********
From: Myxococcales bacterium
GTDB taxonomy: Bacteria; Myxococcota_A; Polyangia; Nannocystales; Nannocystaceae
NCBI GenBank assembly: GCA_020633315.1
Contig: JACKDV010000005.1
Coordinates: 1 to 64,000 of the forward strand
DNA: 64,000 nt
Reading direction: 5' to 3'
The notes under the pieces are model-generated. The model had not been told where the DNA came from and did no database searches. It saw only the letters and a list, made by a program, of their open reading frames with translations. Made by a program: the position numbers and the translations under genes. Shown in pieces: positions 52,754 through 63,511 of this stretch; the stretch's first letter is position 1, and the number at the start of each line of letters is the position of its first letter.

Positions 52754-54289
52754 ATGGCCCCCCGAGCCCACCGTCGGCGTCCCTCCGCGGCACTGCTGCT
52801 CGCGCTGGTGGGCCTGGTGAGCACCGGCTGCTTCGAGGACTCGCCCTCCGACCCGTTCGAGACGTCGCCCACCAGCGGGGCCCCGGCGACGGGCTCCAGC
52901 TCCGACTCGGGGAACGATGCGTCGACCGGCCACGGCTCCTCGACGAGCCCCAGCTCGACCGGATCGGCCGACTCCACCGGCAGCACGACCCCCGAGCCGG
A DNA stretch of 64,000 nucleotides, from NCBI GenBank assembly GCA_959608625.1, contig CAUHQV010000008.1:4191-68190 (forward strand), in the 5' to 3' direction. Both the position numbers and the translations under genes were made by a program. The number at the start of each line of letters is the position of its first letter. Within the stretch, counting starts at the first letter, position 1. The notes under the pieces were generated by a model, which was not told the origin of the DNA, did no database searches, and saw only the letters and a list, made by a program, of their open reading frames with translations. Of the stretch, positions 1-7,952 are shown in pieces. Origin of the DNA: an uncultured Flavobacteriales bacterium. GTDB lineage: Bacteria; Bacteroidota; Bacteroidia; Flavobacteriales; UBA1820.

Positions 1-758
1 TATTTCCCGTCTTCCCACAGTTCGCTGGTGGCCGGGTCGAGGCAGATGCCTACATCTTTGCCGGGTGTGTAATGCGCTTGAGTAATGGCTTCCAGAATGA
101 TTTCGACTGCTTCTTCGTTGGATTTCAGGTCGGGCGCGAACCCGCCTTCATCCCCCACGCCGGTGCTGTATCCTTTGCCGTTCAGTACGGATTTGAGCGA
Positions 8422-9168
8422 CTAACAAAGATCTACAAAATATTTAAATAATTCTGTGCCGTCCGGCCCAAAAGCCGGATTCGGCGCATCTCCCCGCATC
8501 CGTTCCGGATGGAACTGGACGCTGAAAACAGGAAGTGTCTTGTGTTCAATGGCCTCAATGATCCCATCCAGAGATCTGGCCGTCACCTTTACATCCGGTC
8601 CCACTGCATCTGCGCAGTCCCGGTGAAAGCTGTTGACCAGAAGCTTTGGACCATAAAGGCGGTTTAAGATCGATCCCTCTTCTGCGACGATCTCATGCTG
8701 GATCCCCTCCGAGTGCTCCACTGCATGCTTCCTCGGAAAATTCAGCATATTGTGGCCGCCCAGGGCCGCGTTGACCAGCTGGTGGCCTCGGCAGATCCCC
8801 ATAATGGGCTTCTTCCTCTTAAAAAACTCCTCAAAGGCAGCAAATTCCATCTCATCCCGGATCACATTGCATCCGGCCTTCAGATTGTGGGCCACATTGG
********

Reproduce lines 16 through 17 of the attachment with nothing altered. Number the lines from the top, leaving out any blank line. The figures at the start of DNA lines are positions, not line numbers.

101 TTTCGACTGCTTCTTCGTTGGATTTCAGGTCGGGCGCGAACCCGCCTTCATCCCCCACGCCGGTGCTGTATCCTTTGCCGTTCAGTACGGATTTGAGCGA
Positions 8422-9168